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The procedure Move (originated from Borland Pascal) copies data from one location in memory to another. Unlike the name suggests, no data is “lost” at the source. Its signature reads:

procedure Move(const source; var destination; count: sizeInt)

Note that source and destination do not have a data type, thus specifying an Identifier without (necessarily) applying the address‑operator is sufficient.


Move can be considered a very “low-level” routine. It was originally developed to copy char values within the same string, but has ever since been (ab‑)used for other purposes, too:

  • If Pascal’s strong data type system imposes (too many) restrictions that need to be circumvented for hardware-close programming and typecasting does not resolve the task’s problem or is too cumbersome.
  • For circumventing Pascal’s restrictions in a very “hacky” nature: E. g. copying a file variable (there are good reasons you cannot simply := to a file).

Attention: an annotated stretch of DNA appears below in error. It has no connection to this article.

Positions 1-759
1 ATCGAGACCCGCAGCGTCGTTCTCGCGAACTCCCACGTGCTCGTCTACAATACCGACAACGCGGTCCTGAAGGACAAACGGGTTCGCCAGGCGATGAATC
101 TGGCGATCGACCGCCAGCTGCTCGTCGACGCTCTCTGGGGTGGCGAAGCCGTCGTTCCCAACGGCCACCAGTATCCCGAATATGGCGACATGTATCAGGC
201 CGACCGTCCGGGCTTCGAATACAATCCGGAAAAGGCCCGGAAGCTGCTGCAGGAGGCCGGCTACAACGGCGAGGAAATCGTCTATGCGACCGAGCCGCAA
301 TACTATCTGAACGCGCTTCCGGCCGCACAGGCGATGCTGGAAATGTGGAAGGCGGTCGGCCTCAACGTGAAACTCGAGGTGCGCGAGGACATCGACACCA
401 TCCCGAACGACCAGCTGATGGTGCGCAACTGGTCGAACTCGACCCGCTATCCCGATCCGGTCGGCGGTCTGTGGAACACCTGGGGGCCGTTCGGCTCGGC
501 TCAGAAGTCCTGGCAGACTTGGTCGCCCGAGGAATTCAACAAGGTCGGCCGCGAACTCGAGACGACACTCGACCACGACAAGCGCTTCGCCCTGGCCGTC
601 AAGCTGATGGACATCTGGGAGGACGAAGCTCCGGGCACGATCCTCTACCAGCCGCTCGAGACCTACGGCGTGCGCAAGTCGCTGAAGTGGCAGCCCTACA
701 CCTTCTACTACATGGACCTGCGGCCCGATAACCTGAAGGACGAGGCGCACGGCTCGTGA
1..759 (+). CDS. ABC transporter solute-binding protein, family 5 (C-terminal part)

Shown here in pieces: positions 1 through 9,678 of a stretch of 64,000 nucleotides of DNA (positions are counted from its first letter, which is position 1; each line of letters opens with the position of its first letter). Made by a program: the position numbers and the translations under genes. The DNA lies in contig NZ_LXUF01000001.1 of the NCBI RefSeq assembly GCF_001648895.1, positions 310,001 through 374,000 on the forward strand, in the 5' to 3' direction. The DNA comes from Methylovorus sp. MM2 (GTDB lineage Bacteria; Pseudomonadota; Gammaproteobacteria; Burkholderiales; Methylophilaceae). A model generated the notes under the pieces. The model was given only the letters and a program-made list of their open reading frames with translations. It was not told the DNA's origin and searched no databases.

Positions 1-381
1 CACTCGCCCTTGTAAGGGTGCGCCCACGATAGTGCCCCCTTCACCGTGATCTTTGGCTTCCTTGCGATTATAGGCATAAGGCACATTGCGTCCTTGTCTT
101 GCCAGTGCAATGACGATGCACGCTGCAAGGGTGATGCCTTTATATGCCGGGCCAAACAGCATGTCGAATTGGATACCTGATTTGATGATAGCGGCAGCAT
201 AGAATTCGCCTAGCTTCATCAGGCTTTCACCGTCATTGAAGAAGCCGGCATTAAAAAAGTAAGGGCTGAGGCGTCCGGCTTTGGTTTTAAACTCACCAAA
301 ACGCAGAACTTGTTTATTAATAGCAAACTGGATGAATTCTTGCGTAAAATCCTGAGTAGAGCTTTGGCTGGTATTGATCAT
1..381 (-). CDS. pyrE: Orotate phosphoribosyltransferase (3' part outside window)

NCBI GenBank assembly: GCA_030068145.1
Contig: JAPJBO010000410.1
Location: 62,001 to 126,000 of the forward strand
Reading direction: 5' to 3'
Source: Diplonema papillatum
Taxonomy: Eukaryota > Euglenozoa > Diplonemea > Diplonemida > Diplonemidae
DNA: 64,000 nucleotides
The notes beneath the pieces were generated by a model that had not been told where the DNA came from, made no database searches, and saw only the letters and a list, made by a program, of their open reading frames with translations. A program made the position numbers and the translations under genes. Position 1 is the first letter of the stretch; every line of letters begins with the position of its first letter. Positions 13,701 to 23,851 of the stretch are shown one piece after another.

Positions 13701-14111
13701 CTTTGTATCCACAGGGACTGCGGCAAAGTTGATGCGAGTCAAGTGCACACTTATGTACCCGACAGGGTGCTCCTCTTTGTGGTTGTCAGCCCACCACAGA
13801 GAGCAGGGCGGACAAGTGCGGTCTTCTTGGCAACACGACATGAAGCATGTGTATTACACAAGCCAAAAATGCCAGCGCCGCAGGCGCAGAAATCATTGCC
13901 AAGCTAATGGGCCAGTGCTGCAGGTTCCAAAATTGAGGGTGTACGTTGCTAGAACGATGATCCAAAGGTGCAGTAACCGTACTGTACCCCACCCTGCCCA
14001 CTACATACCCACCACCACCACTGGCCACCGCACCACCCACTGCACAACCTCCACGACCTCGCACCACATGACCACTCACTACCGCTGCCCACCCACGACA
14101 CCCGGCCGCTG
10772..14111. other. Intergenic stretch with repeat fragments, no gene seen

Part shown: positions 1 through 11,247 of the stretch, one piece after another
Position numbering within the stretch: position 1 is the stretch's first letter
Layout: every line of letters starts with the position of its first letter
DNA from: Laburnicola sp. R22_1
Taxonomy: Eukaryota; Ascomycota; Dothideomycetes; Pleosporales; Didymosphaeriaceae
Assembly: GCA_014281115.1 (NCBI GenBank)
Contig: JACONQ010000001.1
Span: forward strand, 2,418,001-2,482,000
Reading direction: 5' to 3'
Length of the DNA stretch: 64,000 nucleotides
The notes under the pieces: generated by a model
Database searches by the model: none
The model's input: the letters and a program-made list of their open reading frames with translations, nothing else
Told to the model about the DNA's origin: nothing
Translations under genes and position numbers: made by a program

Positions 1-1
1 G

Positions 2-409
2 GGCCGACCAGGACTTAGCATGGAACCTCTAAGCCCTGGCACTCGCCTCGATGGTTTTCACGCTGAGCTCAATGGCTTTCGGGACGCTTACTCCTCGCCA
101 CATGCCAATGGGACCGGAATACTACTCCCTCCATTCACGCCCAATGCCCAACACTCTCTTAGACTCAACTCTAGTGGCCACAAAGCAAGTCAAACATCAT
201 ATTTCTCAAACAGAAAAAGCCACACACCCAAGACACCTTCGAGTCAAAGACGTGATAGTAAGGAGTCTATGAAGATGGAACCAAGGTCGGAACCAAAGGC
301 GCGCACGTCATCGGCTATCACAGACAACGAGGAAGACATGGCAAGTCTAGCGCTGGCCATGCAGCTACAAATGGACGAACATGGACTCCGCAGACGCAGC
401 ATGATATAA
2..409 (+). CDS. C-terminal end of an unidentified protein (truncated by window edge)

• For performance reasons: Copying huge blocks of memory with move could be faster than an equivalent for‑loop. For instance the x86‑64 implementation takes advantage of architecture-specific circumstances.
Light bulb  Note: Using move often makes your code very unportable since it often makes assumptions about endianness, internal structures or similar things.

A quick demo should not be missing. Nevertheless, this example is bad in nature. A plain := assignment would have been sufficient. Note, using move possibly prevents the compiler from performing certain optimizations.

program moveDemo(input, output, stdErr);
	x, y: integer;
	x := 42;
	move(x, y, sizeOf(x));

See also

  • moveChar0 - move until first chr(0) but at most count char values.
  • copy - creates a copy of data on the heap and returns a pointer to it.